Good management now can ease end-of-year tax bill

Arable profits for the 2009 tax return could be lower than in 2008, but still need careful management to minimise the tax bill, say accountants. Action is needed before the end of the tax year on 5 April.

Pension payments

“Assess how much profit you are making for the tax year ending 5 April 2009. Farmers with a 30 September year end should be close to having, or should already have, their accounts and a tax estimate,” says Iain McVicar of Albert Goodman, Taunton.

For every £6000 invested in a pension fund by a higher rate taxpayer, the government puts in another £4000. “If you do not like the idea of putting your pension fund in stocks and shares it is possible to set up a Self Invested Pension Plan (SIPP) allowing you to invest in commercial property and farmland, or leave the investment as cash.

“The tax benefits are enormous. However, there are costs and it is generally only worthwhile starting a SIPP if you have at least £50,000 to invest,” says Mr McVicar.

Machinery purchases

Bringing forward machinery purchases can help reduce the tax bill. But beware, the new allowance of the first £50,000 at 100% followed by 20% on the reducing balance means the benefits of this have to be carefully calculated, warns Mark Chatterton of Duncan and Toplis, Newark.


Bringing forward machinery purchases or delaying grain sales can both help reduce tax bills

Grain sales

Keeping corn back until after the end of the accounting year in which it was grown can also help to reduce tax. “I think there could still be a decent profit in the 2008 harvest grain stocks carried over into the 2009 tax year,” says Mr Chatterton. Carrying it over will take those sales into a year where the profit on harvest 2009 is likely to be lower.

New partners?

Bringing in a new partner shouldn’t be done purely for tax reasons, but can be backdated by three months, says Mr Chatterton.

“For example, a son, daughter or spouse could be brought into the partnership in December 2008 and get four months of profit share for this year. But it’s an all-or-nothing thing and it’s got to be right for the farm, the business and the family in the long term.”

Consider extending accounting year end

Tax payments can be delayed by extending your accounting year end by six months from 31 March to 30 September. “The reason is that where there is an 18-month accounting period to 30 September we now only need to account for 12 months SFP,” says Mr McVicar.

“With a reduction in business profits expected following lower prices for the 2008 harvest and increased input costs for the 2009 harvest, this could result in a significant tax saving. I have undertaken the calculation on a very profitable 400-acre arable farm and the tax saving is about £16,000.”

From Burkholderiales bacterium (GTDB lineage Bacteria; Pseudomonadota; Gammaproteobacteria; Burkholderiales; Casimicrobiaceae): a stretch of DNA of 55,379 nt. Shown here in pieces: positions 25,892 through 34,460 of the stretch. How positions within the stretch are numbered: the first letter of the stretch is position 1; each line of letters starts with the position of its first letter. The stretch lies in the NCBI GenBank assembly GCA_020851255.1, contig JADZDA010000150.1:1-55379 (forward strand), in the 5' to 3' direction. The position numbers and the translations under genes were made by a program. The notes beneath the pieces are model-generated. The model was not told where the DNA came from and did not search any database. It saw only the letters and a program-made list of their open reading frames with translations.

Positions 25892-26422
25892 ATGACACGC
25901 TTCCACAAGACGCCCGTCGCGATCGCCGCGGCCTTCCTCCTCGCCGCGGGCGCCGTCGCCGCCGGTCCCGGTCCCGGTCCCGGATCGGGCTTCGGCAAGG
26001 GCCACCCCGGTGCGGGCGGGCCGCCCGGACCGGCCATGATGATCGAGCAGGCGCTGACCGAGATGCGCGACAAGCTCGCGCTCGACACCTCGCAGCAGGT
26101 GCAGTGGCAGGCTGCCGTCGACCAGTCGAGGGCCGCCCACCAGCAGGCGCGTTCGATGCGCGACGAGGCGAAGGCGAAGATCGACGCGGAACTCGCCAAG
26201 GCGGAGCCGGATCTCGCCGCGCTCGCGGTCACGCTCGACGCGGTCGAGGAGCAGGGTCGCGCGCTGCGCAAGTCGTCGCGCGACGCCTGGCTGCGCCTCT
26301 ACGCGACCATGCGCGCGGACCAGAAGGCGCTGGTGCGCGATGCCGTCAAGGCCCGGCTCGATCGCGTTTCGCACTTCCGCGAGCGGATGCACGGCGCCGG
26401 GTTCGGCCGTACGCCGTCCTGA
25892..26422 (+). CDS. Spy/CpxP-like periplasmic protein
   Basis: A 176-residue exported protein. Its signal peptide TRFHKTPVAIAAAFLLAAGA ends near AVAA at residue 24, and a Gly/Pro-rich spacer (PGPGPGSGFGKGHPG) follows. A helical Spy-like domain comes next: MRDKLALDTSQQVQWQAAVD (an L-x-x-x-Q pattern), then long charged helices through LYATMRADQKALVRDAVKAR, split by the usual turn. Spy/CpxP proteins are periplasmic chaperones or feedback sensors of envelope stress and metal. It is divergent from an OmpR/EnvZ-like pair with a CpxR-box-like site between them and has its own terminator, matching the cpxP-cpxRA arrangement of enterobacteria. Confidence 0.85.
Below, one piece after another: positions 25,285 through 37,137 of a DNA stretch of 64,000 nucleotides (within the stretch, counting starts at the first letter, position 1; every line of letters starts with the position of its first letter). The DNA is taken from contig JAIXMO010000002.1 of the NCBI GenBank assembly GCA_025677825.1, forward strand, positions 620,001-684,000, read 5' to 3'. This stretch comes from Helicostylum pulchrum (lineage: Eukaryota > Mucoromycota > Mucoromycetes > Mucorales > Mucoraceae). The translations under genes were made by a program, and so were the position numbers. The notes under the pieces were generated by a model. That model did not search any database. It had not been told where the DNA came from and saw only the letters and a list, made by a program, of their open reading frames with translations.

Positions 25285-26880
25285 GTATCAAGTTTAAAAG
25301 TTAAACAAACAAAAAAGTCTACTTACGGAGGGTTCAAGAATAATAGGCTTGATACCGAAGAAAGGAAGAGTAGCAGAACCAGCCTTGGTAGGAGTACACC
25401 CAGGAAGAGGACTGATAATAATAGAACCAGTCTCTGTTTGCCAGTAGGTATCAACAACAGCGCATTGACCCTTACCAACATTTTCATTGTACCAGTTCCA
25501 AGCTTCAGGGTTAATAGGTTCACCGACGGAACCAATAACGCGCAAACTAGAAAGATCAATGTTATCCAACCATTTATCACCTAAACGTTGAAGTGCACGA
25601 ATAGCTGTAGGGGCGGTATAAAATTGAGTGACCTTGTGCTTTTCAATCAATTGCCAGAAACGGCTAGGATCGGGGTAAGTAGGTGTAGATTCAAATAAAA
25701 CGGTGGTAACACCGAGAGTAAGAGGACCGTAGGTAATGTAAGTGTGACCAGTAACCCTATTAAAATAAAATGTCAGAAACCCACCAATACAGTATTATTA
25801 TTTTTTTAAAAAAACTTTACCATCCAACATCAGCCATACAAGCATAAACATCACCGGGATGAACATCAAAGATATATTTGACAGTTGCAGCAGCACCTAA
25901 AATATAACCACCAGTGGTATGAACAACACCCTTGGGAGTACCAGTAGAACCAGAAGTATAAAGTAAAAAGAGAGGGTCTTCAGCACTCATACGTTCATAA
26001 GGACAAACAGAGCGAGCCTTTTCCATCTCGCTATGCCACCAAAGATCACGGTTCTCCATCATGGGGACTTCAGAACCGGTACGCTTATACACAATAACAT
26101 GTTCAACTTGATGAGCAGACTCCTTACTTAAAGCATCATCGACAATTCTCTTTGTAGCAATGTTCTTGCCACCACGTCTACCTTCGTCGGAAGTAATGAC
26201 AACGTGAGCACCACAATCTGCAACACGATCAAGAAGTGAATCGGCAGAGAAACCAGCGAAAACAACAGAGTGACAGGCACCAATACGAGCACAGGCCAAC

Review business structure

Limited companies pay tax at 21% on profits up to £300,000 compared with the higher rate of personal income tax at 41% (40% tax, 1% National Insurance).

Those considering incorporation will probably find the best time to change is just after the start of the next tax year, 6 April 2009, says Mike Butler of accountant Old Mill Rural Services, Yeovil. “Limited companies can write the value of single farm payment entitlements valued and transferred on incorporation off against income, effectively yielding 1.25 to 1.5 times the SFP value received tax free.”

But with the basic rate personal income tax band now extending to £41,500, going limited is not as big a draw as five years ago,” says Mr Chatterton. “Unless you are consistently making profits of £300,000 or more, I would steer away from incorporation.”

Mr McVicar suggests an alternative approach. “It is not normally worthwhile running the whole of a farm business using a limited company. However, I have several limited companies that operate alongside farms, resulting in significant tax savings. For example, an arable business might want to form a contracting company to provide services to the farm or to outside businesses.”

Pass on assets whose value has fallen

With share prices having fallen dramatically, now might be a good time to pass on holdings for IHT purposes and probably crystallise capital losses at the same time, says David Missen of Larking Gowen, Fakenham, Norfolk, who points out that where losses are established on transactions between family members in this way, future loss relief is restricted.

“Alternatively, if you already have capital gains, typically from land sales, do you have unrealised losses on shares to set off against those gains? You will need to crystallise the loss to claim it, but if you don’t want shares to go out of the family permanently, you can sell the shares and another family member can buy a similar holding the next day,” says Mr Missen.

Keep up with tax payments

Mr Butler reminds those who did not pay tax due by 31 January that they must make sure the tax payable for 2007/08 is paid by 28 February 2009 to avoid an additional 5% income tax surcharge.

Mars adjustment?

Check that your accountant has applied the Mars adjustment. This effectively gives many businesses a one-off lower tax charge, following a House of Lords decision last year.

“The average benefit to family farms is £2000-5000,” says Mr Missen. The adjustment should have been done for the 2007/08 tax year, and while you can still make the adjustment, it needs to be done sooner rather than later.”

Are you, like many other farms, missing out on tax claims for R&D?

If you’re a limited company, you could be eligible for tax credits if you’re carrying out R&D on your farm. For more information and to find out if you’re eligible visit our R&D tax credits page.

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